Archive for the ‘climate change’ Category

Climate Change And Wellness

Monday, September 23rd, 2013

The AGU Science Policy Conference released this statement on global warming:

When climate change affects what we eat, the air we breathe, and the water we drink, the consequences can be deadly. Changes in climate also affect weather conditions, causing illnesses related to heat and incidents connected to severe weather events. The EPA even says that the spread of climate-sensitive diseases, such as a new strain of West Nile virus that emerged in 2002, depends partly on climate factors. In response, government and health officials must monitor climate change and implement policies for adapting to change while also mitigating risk.

Dangers to Children: Sun, Bugs and Breathing

Friday, July 19th, 2013
Dangerous Air Quality Due to Ozone Levels

Dangerous Air Quality Due to Ozone Levels

What are three of the most dangerous natural threats to children? Exposure to the sun, mosquitoes (West Nile Virus), ticks (Lime Disease) and breathing. However, reducing your risk to these can create health risks as well. Too much sunscreen may prevent the body from producing vitamin D. The chemicals in insect repellent can pose a slew of long term health risks.

Obviously, not breathing results in death.  For instance, the day this article was in Philadelphia the government issued an “Action Day” where they advise active children not to breath outside.

Learn More About the Dangers of the Sun, Mosquitoes and Breathing
Philadelphia’s Air Quality

 

Health And Climate Change

Wednesday, June 12th, 2013

Learn more about global warming.

by MedlinePlus Trusted Health — Information for You A service of the U.S. National Library of Medicine from the National Institutes of HealthNational Institutes of Health

Weather can be hot or cold, dry or wet, calm or stormy, clear or cloudy. Climate is the average weather in a place over a long period of time. Changes in climate may be due to natural forces or from human activities. Today climate changes are happening at an increasingly rapid rate.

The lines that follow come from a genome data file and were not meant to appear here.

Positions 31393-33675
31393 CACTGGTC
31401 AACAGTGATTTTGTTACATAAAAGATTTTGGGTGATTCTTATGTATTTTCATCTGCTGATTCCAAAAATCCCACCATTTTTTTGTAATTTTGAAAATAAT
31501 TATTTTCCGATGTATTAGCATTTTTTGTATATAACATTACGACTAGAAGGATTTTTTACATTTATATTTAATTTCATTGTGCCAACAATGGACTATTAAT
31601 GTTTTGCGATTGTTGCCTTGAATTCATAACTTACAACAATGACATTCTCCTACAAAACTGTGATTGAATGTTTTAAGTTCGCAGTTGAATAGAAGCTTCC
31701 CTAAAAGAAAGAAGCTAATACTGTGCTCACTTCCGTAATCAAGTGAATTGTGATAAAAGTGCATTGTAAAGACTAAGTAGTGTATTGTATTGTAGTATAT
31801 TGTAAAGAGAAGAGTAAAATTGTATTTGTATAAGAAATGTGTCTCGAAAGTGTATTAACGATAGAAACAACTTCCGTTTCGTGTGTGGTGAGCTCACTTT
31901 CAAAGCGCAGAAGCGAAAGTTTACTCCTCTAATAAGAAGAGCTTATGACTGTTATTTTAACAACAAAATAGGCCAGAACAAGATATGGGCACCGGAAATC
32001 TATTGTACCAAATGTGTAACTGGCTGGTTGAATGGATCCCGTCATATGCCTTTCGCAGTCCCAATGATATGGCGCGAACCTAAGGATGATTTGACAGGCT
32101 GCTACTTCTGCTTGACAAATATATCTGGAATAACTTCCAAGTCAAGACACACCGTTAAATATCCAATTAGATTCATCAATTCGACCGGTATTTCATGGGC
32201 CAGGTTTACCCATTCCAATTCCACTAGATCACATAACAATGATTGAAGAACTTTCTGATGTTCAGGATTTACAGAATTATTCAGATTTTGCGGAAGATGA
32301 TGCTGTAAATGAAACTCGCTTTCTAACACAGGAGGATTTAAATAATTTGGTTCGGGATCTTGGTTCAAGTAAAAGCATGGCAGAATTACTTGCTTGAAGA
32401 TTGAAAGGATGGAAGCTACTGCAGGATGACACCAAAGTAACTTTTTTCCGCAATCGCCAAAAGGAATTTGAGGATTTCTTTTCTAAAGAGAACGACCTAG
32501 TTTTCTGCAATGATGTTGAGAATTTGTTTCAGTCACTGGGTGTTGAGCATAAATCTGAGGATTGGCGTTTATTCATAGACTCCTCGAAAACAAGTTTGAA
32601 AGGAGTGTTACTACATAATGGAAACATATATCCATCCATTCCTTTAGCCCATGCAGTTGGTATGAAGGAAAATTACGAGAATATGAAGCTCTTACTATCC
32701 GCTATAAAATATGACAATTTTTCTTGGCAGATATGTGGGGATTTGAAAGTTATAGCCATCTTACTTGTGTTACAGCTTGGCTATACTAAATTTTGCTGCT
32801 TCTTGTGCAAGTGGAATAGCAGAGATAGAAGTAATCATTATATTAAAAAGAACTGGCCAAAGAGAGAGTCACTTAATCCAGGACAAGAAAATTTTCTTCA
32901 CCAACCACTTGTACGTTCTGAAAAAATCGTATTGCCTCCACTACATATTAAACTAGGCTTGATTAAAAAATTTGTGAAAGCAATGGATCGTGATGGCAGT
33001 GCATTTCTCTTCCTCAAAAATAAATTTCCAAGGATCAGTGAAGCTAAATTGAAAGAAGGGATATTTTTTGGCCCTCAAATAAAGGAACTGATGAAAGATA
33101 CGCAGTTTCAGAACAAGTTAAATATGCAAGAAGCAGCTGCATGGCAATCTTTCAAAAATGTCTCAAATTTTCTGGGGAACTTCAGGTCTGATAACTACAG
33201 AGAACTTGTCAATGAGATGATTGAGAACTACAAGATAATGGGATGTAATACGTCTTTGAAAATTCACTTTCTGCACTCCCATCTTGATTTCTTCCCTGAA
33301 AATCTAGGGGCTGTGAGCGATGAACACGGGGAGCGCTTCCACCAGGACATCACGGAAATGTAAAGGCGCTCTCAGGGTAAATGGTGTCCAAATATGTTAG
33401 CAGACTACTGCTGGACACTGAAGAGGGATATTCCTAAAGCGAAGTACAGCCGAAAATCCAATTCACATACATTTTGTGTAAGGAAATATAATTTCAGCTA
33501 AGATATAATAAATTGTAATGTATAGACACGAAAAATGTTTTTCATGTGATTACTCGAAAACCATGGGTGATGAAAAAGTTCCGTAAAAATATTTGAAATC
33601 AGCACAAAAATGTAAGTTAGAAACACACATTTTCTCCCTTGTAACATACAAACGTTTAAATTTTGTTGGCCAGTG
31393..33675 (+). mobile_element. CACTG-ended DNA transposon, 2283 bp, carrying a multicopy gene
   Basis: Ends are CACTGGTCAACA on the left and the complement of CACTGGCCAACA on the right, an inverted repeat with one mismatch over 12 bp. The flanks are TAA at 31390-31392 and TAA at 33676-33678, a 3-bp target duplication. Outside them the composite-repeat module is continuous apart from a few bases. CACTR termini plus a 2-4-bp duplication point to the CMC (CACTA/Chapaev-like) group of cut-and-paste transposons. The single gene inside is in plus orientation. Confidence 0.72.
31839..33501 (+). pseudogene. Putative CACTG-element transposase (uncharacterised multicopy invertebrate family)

Climate change is altering weather and climate patterns that previously have been relatively stable. Climate experts think that climate change will bring increasingly frequent and severe heat waves and extreme weather events, as well as a rise in sea levels. These changes have the potential to affect human health in direct and indirect ways.

* Climate change affects the social and environmental determinants of health – clean air, safe drinking water, sufficient food and secure shelter.
* Global warming that has occurred since the 1970s caused over 140 000 excess deaths annually by the year 2004.
* The direct damage costs to health (i.e. excluding costs in health-determining sectors such as agriculture and water and sanitation), is estimated to be between US$ 2-4 billion/year by 2030.
* Many of the major killers such as diarrhoeal diseases, malnutrition, malaria and dengue are highly climate-sensitive and are expected to worsen as the climate changes.
* Areas with weak health infrastructure – mostly in developing countries – will be the least able to cope without assistance to prepare and respond.
* Reducing emissions of greenhouse gases through better transport, food and energy-use choices can result in improved health.

Climate Change Impacts on Health and Wellness

Tuesday, January 15th, 2013

A study mandated by congress, National Climate Assessment and Development Climate Assessment, highlights the impact on health and wellness.

1. Climate change threatens human health and well-being in many ways, including impacts from increased extreme weather events, wildfire, decreased air quality, diseases transmitted by insects, food and water, and threats to mental health. Some of these health impacts are already underway in the U.S.
2. Climate change will, absent other changes, amplify some of the existing health threats the nation now faces. Certain people and communities are especially vulnerable, including children, the elderly, the sick, the poor, and some communities of color.
3. Public health actions, especially preparedness and prevention, can do much to protect people from some of the impacts of climate change. Early action provides the largest health benefits. As threats increase, our ability to adapt to future changes may be limited.
4. Responding to climate change provides opportunities to improve human health and well-being across many sectors, including energy, agriculture, and transportation.

Greenhouse Gases Threaten Public Health

Tropospheric Ozone Causes Respiratory Disease and Asthma

The Human Induced Climate Change Experiment